Dr Blake's comment: One of the very crucial points I need to make to all orthotic wearers is why are you wearing them, and are they successfully fulfilling the purpose they were prescribed? Why did you get the orthotics? Pain Relief or better function??? Orthotics if done well should make the posterior tibial tendon work better, but maybe, just maybe, you are in the Immobilization Phase of Rehabilitation, not the Restrengthening Phase. So, a great orthotic device for PTTD can make you hurt a lot more just because it is being used to stabilize and restrengthen at a time you should be immobilizing and anti-inflammatoring. Not really sure if that is a real word!!! You are definitely in the removable boot with some sort of orthotic and arch taping period. 

Kinesiotape used as an arch stabilization tool.

About a month ago, I slipped in the kitchen and twisted the ankle on the same foot with the PTTD. Since the initial fall I have rolled it two more times!
Dr Blake's comment: Once you hurt a major tendon, you body naturally protects itself. You can roll your foot to the outside which makes you more prone to sprains, or if a step will produce pain, you can just let the foot collapse/shut off and you fall to the ground. These scenarios are quite common. And, if they are happening to you, I can see why you emailed. It is very very frustrating.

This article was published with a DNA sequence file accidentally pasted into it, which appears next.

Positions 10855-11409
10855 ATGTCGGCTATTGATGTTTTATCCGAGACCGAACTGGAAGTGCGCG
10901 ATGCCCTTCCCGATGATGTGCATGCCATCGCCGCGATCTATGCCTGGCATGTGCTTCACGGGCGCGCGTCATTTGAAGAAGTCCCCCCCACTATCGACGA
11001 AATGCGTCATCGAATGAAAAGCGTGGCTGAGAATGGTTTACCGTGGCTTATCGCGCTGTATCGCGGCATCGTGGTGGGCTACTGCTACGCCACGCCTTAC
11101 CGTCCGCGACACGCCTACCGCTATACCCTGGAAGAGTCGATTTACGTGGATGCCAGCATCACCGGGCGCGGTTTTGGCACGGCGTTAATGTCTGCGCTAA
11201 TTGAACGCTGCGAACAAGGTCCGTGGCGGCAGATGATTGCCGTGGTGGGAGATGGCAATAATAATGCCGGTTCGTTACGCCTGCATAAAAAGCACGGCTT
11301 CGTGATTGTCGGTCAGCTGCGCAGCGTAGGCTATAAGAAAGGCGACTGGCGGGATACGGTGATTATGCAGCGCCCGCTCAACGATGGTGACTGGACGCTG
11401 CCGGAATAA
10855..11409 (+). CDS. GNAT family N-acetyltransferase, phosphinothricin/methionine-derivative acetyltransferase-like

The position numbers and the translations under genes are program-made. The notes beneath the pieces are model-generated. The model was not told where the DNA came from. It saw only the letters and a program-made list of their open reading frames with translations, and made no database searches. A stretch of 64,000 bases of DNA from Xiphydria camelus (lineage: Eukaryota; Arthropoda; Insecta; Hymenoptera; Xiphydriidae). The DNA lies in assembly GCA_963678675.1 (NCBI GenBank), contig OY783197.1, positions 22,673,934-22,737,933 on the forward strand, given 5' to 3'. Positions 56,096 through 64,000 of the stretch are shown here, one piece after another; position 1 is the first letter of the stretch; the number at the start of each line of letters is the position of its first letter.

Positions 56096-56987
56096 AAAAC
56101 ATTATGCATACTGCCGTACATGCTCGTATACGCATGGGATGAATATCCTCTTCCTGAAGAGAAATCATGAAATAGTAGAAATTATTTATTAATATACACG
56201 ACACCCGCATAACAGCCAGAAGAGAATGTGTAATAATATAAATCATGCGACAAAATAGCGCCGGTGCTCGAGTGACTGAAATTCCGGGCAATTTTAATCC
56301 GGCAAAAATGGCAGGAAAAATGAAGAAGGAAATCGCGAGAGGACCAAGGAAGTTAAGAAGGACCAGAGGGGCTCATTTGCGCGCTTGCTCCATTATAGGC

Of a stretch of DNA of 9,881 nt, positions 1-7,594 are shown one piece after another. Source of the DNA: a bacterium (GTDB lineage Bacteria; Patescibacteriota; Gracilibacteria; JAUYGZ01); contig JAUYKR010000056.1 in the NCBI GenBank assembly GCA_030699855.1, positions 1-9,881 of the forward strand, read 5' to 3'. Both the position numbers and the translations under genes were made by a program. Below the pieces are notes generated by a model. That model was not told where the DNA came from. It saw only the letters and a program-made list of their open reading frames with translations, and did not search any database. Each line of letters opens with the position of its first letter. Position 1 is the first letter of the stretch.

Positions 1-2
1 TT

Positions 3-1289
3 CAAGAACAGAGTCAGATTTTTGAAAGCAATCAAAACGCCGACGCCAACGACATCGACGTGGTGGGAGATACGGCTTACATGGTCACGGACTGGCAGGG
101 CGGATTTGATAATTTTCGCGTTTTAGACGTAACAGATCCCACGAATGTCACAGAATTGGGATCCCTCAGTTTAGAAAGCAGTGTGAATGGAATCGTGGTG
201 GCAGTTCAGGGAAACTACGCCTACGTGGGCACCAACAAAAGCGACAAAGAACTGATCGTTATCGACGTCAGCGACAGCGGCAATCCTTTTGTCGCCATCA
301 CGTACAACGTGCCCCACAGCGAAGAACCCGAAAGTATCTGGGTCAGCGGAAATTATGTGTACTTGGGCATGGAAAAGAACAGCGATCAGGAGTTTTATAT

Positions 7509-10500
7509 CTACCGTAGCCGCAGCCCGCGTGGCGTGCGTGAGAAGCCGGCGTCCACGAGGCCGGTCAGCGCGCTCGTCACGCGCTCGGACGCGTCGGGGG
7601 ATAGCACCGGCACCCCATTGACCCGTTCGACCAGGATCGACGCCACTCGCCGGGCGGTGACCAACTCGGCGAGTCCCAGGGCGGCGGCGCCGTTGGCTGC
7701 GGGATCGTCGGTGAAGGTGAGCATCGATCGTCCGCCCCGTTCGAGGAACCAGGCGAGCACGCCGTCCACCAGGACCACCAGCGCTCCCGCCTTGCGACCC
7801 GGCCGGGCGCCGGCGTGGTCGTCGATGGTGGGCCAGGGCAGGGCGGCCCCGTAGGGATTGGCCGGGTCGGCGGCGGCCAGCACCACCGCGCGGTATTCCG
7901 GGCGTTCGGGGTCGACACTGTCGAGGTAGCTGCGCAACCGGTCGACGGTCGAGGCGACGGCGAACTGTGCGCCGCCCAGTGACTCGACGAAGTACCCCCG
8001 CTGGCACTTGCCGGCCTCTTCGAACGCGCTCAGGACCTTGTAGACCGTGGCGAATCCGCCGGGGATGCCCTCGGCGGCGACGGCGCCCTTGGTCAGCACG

I look like someone beat meup!
I keep spending money on shoes,  inserts and I need some advice.

I started the tennis to lose weight, and I was.

Do I need a PTTD brace? I purchased some Orthaheel shoes but my foot for some reason gets to a weird angle in them.

I am doing the exercise you recommend for strengthening my ankles. I know losing weight will help me, but I need to know what to do so I can get back to tennis!

Thanks you so much!!

Melanie (name changed due to witness protection)

Dr Blake's response:

Dear Melanie, 

     Thank you very much for writing. I hope some of my initial comments were helpful. Please feel free to comment on this post and I will try to respond reasonably in a timely fashion. To summarize:

#1     You are probably in Phase 1 of Rehabilation: Immobization and Anti-Inflammatory where you try to create a Pain Free Environment to let the tissue heal.  We need to get you to that 0-2 pain level range for 2 weeks straight. 

#2     You can try combining the boot and orthotic, but may have to get another boot or a different orthotic. You do not want to spend a lot of time creating this pain free environment. 

#3     You should consider crutches, and even a RollAbout, for a short time, if that is what it takes. 

#4     For the Anti-Inflammatory part, definitely start ice packing for 10 minutes three times daily. The ice pack can be placed in the boot and you walk around (multi-task). Consider anti-inflammatory meds, flector patches, and physical therapy for anti-inflammatory only (although you can send me a video of you bouncing on the trampoline). LOL